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You’ve stayed in those hotels where if you’ve seen one room, you’ve seen them all? That’s not how they do it at the Waldorf=Astoria. (And yes, that’s how it spells its name.) On Park Avenue in Manhattan you’ll find 1,413 spacious guest rooms and suites all individually designed and decorated. So if you don’t like the room you’re assigned, don’t despair. Chances are you’ll find the right one if you persevere.
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A little history is in order. (Don’t fall asleep, this is interesting.) Originally these were two hotels, the Waldorf (1893) and the Astoria (1897). Both were built by members of the Astor family. The original Waldorf stood on the site now occupied by the Empire State Building. (Interesting, right?) But when the action of the city moved north, so did the Waldorf=Astoria, and the new hotel – the world’s largest and tallest at the time – opened in 1931.
The hotel has not only entertained the world’s rich and famous, it’s also been home for some of them. Among the famous folks who’ve called the W=A home are former president Herbert Hoover, retired general Douglas MacArthur, inventor Nicolas Tesla, gangsters Bugsy Siegel and Lucky Luciano, and composer Cole Porter (Great American Things, June 22, 2009).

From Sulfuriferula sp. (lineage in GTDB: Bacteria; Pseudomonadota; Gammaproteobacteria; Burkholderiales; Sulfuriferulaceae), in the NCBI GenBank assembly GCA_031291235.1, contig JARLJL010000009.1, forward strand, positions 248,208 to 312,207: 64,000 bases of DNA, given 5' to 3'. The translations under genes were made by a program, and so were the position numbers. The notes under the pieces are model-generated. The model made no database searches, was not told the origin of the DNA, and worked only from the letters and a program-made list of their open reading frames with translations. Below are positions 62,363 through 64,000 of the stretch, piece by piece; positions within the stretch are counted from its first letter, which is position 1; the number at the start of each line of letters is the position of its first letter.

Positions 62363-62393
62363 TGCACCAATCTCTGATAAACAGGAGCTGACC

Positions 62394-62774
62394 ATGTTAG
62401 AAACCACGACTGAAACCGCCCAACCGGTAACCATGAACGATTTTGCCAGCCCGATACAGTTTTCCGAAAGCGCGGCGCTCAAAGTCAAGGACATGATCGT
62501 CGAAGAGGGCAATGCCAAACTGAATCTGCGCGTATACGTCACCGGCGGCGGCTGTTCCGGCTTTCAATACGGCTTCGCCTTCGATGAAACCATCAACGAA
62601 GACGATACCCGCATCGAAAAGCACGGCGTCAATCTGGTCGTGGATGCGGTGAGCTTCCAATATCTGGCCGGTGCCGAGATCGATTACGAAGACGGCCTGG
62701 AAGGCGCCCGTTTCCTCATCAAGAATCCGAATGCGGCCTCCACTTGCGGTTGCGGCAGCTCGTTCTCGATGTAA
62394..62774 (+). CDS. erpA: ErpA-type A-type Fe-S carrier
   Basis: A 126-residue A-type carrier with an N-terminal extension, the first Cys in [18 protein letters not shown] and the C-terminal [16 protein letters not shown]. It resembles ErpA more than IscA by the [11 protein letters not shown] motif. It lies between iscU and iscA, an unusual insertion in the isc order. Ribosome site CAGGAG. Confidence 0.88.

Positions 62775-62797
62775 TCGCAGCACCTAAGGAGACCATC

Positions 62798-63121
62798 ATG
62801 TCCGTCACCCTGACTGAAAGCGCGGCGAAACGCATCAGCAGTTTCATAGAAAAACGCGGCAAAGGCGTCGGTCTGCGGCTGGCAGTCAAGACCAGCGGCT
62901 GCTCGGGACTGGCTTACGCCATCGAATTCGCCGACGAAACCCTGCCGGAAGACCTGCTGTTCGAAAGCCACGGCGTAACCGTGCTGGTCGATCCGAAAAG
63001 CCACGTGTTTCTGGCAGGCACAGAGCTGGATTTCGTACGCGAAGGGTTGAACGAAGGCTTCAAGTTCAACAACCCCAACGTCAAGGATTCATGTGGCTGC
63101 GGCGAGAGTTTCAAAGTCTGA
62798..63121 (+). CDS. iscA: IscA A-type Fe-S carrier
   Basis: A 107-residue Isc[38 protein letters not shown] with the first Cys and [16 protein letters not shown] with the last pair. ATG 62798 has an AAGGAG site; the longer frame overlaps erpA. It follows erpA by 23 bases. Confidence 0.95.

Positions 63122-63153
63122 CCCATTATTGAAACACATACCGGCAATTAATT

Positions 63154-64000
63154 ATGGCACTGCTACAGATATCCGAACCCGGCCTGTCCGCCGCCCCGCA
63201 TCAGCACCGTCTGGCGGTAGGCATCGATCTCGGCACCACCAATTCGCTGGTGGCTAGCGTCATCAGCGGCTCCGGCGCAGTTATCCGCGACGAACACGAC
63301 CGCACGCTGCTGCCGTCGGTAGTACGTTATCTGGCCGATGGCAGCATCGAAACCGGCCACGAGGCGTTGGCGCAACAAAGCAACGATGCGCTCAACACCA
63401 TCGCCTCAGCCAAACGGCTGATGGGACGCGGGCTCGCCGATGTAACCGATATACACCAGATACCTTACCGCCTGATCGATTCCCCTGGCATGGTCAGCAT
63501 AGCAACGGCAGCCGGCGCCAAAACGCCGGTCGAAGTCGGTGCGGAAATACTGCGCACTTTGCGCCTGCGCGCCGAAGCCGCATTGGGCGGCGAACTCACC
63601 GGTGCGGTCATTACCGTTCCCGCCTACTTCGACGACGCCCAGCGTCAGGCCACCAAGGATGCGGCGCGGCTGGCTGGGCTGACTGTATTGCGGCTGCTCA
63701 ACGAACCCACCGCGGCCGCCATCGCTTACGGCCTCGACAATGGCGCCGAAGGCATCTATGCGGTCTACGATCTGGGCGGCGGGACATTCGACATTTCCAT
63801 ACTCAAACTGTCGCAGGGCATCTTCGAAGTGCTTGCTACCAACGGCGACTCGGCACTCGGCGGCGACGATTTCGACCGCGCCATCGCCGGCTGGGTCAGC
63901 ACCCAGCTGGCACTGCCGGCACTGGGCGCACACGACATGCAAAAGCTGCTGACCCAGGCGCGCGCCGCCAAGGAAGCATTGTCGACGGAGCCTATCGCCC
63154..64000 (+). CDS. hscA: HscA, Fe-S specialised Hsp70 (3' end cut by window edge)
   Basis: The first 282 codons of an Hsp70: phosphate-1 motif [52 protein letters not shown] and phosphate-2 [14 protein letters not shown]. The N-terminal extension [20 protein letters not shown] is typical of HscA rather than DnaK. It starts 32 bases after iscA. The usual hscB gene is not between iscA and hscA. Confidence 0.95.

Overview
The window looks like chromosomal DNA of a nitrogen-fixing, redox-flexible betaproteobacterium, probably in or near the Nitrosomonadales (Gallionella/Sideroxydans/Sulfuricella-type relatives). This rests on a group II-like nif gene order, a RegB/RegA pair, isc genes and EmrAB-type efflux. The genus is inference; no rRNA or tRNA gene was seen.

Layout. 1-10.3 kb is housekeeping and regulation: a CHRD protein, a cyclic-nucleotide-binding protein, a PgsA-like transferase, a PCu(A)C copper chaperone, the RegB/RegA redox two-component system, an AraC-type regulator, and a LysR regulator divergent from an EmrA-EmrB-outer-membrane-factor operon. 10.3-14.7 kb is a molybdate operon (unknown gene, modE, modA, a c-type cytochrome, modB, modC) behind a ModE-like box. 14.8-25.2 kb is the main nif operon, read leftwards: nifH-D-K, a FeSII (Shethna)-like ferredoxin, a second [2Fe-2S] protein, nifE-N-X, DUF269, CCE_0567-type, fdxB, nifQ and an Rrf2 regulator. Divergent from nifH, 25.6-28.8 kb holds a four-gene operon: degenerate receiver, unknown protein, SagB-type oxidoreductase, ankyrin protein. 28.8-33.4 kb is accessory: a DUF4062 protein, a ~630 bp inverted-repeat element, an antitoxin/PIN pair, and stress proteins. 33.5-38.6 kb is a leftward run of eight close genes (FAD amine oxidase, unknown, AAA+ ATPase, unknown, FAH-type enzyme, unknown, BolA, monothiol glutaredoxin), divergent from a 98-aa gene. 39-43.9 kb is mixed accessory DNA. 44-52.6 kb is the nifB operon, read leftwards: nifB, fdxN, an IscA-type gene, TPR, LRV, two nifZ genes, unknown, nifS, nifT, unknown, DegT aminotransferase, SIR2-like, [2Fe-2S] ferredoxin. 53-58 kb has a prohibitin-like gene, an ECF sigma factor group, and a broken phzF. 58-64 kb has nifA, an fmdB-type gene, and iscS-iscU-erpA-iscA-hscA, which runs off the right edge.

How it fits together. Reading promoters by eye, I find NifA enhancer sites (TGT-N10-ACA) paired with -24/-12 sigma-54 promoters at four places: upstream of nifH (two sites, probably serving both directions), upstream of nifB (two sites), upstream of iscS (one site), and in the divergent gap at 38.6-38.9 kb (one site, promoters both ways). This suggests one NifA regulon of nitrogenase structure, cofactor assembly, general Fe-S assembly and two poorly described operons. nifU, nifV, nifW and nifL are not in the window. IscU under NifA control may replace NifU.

Truman is the closest thing we've had to a common man as President in a long time. Though he was a senator from Missouri, he did his job in obscurity until FDR chose him to replace Henry Wallace in his third term. Uploaded by americaslibrary.gov.
Again, I tread lightly when selecting a person from the political realm. But as with Ronald Reagan (Great American Things, February 7, 2011), I admire Harry Truman for the kind of person he was, not just for the job he did as President. But I do admire that as well.
Truman was plucked from obscurity by Franklin Roosevelt to succeed Henry Wallace as Vice President for FDR’s third (and fourth) term. Well, being a U.S. Senator from Missouri isn’t quite obscurity, but Truman wasn’t a leader on the national stage. When Roosevelt died unexpectedly of a cerebral hemorrhage, Truman became the leader of the free world in the midst of a world war.Upon taking office, he said, “Boys, if you ever pray, pray for me now. I don’t know if you fellas ever had a load of hay fall on you, but when they told me what happened yesterday, I felt like the moon, the stars, and all the planets had fallen on me.”
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He performed admirably, making the difficult decision to drop the A-bomb on Japan that ended the conflict. Among his other notable accomplishments were implementing the Marshall Plan to rebuild Europe, creating the Air Force and the CIA, airlifting crucial supplies to break the blockade of West Berlin, recognizing the state of Israel, and assuring civilian control of the military by firing Gen. Douglas MacArthur.
Truman said of his life, “I always remember an epitaph which is in the cemetery at Tombstone, Arizona. It says: ‘Here lies Jack Williams. He done his damnedest.’ I think that is the greatest epitaph a man can have…That is all you can ask of him and that is what I have tried to do.”